The effect of combined intravenous and oral clodronate treatment on bone pain in patients with metastatic prostate cancer.Ann Chir Gynaecol. 1994; 83(4):316-9.AC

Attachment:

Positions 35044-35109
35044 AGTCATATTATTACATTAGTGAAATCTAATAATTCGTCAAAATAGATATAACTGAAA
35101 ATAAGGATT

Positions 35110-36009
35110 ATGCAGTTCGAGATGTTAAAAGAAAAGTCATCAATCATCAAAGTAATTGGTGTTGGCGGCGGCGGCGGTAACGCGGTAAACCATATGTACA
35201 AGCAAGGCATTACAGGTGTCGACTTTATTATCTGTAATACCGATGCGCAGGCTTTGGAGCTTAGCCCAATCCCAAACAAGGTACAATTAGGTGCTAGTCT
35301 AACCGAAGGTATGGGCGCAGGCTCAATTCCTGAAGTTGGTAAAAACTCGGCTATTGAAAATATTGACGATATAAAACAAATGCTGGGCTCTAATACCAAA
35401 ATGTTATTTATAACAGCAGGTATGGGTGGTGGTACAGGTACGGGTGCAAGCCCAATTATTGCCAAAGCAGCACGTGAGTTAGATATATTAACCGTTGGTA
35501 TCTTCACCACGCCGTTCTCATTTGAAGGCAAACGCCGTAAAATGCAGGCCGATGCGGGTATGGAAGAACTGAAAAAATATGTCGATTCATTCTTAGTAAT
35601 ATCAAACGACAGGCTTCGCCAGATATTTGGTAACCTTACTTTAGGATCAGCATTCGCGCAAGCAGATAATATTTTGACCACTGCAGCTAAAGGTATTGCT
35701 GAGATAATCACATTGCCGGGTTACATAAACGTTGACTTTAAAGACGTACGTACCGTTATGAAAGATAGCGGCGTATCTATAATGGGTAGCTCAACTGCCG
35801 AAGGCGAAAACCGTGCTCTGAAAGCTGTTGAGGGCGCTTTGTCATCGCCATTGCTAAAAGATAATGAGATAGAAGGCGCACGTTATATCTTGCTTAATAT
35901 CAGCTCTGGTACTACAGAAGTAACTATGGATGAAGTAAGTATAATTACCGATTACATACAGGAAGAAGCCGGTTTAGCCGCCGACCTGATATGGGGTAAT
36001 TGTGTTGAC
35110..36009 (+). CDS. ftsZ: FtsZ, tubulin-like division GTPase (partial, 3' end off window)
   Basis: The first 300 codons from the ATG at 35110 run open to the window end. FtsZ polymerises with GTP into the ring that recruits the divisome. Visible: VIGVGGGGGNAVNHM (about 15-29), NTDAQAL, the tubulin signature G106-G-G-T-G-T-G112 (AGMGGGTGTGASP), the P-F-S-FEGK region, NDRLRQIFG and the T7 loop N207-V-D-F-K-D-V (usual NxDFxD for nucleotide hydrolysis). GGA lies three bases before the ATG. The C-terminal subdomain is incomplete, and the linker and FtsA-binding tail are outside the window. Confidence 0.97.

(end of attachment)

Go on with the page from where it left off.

Although osteosclerotic metastases are characteristic of prostate cancer, bone resorption is also accelerated. Clodronate is a specific inhibitor of osteoclastic bone resorption and relieves bone pain of osteolytic lesions in myelomatosis and breast cancer. The present open study included 16 prostate cancer patients who had painful bone metastases and who had failed hormonal therapy. Clodronate was given intravenously for six days (300 mg/day) followed by oral treatment for 21 days (3200 mg/day). A clear pain relief was found in nine of the 16 (56%) patients after intravenous administration. During the next three weeks with oral administration there was still pain reduction in five patients, while in three patients the pain increased. The treatment had no effect on conventional tumour markers but urinary hydroxyproline excretion decreased, indicating reduced bone resorption. Clodronate offers an alternative for treating patients with painful metastases from prostate cancer.